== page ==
By default, the field labels that appear in Presto will take the name of the field from the textbase. If your field names are cryptic (e.g. AU for Author), or simply without spaces (a best practice in database design), you'll want to configure the fields in Presto with more readable labels. The label is one of the many settings you can configure for each individual field, along with hit highlighting, faceting, data types, and more. We recommend reviewing each field individually and adjusting settings before saving the textbase connector.

Create Browsing Indexes

If you want to allow users to browse terms in a field on a search screen (e.g. browse Authors, Subjects, etc.) to help them create a search, that field must have a validation list in the textbase, and then be set up to have a Value List in Presto (as well as a Crawl Job to keep them synchronized). It's best to do this when you first configure a textbase import into Presto (if you forget and need to do it later, it's a bit more complicated).

The browsable Value Lists in Presto are more like a validation list and less like an index, in that they show not terms from records, but terms from the validation list in DB/TextWorks. As a result, you'll want to make sure your validation lists are clean so that users only see terms that will result in hits when these Browse lists are used in searches.

Import Dates

If your textbase contains dates (e.g. Publication Date in a library catalogue), you'll likely want them to be imported as Permissive Date type, which is done by NOT ticking them on the Review Date Fields tab when creating the new content type. 

Make URLs Clickable

Be sure to change fields containing URLs to Data Type URL in Presto so that they appear as clickable links in search results. It's important to do this before starting to import data, as the Data Type can't be changed once there's data in this field in Presto. See below for a tip about deleting data from Presto.

Import PDFs

If your  textbase contains links to PDFs and other documents, select the File data type for the field containing the file name (not the LinkedFile data type) when configuring the textbase connector. Presto will import the PDF into its database and make the text searchable, then display a link to the PDF and an image of the first page in search results.

You'll need to make sure that the file name is well formed in the field in the textbase. Our recommendation is to avoid spaces anywhere in the path and file name, and to provide the full UNC path in the field (e.g. \\SERVER-NAME\path-to-docs\some-doc.pdf).  You may want to run the File Existence Checker first (available in DB/TextWorks under the Tools menu.)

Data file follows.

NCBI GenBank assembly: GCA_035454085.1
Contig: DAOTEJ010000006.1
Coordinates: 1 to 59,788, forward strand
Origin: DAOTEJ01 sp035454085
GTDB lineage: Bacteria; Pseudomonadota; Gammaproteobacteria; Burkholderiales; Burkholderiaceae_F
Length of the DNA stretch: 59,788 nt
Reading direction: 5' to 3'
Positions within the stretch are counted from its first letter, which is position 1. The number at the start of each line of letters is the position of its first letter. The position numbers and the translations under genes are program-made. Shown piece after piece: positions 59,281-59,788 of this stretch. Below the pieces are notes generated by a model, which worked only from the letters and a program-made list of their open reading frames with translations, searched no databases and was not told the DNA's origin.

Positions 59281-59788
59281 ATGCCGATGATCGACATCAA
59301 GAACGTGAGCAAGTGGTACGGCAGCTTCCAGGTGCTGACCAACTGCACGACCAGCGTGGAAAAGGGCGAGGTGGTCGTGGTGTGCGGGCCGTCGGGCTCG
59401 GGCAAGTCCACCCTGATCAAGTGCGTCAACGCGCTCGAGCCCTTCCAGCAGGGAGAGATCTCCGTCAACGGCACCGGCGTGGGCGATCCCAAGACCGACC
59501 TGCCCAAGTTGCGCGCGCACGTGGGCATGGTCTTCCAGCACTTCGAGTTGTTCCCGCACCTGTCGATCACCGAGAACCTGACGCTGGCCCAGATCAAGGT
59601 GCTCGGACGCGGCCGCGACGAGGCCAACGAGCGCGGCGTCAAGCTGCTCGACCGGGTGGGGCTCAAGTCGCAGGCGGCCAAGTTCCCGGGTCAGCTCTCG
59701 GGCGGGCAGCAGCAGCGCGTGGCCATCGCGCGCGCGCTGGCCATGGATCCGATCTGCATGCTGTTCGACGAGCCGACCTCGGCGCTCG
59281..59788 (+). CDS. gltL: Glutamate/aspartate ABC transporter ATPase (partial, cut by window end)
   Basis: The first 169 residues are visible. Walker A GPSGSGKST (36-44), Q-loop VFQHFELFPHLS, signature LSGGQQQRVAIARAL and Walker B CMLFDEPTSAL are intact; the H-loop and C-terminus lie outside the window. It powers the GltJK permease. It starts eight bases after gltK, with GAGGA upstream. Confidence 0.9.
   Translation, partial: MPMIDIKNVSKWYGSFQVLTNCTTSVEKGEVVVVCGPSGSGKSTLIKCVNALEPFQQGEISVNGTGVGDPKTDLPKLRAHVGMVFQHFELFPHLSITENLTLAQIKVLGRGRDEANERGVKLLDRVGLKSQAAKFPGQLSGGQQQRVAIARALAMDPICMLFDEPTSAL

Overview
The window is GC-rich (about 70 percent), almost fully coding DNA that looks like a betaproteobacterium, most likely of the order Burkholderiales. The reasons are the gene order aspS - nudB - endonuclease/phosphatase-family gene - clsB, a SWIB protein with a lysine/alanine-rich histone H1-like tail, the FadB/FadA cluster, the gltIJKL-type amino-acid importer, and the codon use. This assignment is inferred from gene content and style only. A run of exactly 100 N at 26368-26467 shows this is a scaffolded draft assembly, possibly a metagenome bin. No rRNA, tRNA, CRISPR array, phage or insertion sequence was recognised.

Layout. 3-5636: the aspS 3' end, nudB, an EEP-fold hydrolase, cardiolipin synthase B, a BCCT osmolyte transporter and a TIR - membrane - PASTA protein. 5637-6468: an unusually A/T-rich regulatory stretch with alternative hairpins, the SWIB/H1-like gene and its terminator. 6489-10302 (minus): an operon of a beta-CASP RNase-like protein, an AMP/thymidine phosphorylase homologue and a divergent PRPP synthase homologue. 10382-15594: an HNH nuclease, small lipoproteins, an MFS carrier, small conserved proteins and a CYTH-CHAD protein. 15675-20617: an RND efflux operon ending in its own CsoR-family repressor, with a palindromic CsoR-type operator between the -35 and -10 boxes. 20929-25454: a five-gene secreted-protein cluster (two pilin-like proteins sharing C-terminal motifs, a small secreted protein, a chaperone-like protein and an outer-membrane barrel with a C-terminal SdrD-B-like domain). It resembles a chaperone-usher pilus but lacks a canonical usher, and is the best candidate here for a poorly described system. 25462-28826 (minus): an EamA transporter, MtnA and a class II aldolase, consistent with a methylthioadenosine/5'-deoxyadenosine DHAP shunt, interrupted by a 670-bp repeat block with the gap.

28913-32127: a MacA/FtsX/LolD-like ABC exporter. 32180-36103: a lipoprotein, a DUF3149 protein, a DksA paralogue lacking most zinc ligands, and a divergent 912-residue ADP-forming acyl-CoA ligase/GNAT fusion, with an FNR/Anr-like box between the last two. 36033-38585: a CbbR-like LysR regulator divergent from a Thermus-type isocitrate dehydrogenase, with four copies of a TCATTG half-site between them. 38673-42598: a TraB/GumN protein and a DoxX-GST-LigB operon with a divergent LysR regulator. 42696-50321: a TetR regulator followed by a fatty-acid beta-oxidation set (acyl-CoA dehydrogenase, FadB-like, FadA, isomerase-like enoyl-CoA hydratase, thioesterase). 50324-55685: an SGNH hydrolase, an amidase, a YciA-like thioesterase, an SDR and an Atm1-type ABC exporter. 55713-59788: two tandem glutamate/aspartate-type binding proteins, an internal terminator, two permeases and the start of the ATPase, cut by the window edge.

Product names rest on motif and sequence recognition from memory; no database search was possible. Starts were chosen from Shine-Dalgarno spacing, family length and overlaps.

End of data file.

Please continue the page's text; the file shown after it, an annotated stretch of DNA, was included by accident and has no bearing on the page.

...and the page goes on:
Be sure to grant Read permission on the folders containing linked documents to the account used to run the Inmagic Presto Service. 

Show Google Book Covers

You can use some javascript developed by Andornot to look up an ISBN from a record in the Google Books API and display a book cover image, if available. See this blog post for details.

Delete All Imported Records

If you have configured Presto and started the regular data imports, then want to make some changes and find that you can't (especially to Data Types and other field attributes), you can delete all of the imported data, and should then be able to make the change. First, stop the scheduled imports so that no new data comes in while you're making the change. Then, use the ContentLoader.exe command line app included with Presto to delete all records. See Deleting Records in the User's Guide (not the Administrator's Guide). Note that you may need to omit the /Monitor switch to help the command execute. 

How To Show Google Book Covers in Presto for DB/TextWorks

by Jonathan Jacobsen Wednesday, December 18, 2013 9:43 AM

When we build web search interfaces for bibliographic databases with our Andornot Starter Kit or Andornot Discovery Interface, we usually include code to fetch book cover images from Google Books. Javascript on the search results pages takes the ISBNs from the bibliographic records and passes them into the Google Books API. If Google Books has a record, the cover image is displayed, as a link to more info in the Google Books database. This adds visual appeal to predominantly textual pages and provides users with valuable additional information about the work.

If you’re using Presto for DB/TextWorks as the web search interface to your database, you can configure it to show Google book covers as well. All you need is our Google book cover script and some experience editing Presto screens.

Here are the steps to take to add Google Book covers to your Presto for DB/TextWorks site.

1. Download the Andornot Google Books script here. As noted in the file, these are offered under an MIT open source license. You are free to use reuse, redistribute, modify etc. this script as long as the license text within it is retained.